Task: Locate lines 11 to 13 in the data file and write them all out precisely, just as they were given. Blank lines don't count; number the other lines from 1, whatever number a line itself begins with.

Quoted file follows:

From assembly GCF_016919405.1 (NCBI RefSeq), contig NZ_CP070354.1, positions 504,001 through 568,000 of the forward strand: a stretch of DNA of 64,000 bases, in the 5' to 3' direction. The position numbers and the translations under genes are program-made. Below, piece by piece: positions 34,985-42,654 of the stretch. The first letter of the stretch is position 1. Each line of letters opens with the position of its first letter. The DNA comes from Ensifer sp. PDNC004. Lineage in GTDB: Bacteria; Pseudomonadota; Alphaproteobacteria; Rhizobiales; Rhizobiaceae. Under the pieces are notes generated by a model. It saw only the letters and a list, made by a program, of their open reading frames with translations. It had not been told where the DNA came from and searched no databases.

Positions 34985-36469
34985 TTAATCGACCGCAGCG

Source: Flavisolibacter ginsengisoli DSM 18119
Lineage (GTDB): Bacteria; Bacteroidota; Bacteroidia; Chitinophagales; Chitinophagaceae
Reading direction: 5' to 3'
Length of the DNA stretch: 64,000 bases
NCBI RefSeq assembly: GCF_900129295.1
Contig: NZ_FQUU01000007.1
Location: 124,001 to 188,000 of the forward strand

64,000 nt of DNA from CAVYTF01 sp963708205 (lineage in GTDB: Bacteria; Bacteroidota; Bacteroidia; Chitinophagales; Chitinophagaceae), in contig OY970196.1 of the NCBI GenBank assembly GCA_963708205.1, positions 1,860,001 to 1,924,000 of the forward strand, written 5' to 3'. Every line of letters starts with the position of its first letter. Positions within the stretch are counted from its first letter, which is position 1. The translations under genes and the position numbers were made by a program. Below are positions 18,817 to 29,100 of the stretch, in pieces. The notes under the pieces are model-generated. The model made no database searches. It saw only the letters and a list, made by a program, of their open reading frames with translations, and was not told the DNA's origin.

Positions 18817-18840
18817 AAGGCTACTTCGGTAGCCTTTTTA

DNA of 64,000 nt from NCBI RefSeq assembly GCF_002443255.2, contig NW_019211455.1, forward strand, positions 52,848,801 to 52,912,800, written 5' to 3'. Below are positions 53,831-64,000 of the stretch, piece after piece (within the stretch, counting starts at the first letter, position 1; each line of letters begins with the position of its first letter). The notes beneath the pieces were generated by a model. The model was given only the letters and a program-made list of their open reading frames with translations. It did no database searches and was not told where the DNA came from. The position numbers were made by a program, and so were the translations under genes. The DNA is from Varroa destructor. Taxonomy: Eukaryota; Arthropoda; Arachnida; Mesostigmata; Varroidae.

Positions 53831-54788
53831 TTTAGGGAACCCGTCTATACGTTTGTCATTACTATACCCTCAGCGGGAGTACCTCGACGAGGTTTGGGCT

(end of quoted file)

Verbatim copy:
64,000 nt of DNA from CAVYTF01 sp963708205 (lineage in GTDB: Bacteria; Bacteroidota; Bacteroidia; Chitinophagales; Chitinophagaceae), in contig OY970196.1 of the NCBI GenBank assembly GCA_963708205.1, positions 1,860,001 to 1,924,000 of the forward strand, written 5' to 3'. Every line of letters starts with the position of its first letter. Positions within the stretch are counted from its first letter, which is position 1. The translations under genes and the position numbers were made by a program. Below are positions 18,817 to 29,100 of the stretch, in pieces. The notes under the pieces are model-generated. The model made no database searches. It saw only the letters and a list, made by a program, of their open reading frames with translations, and was not told the DNA's origin.

Positions 18817-18840
18817 AAGGCTACTTCGGTAGCCTTTTTA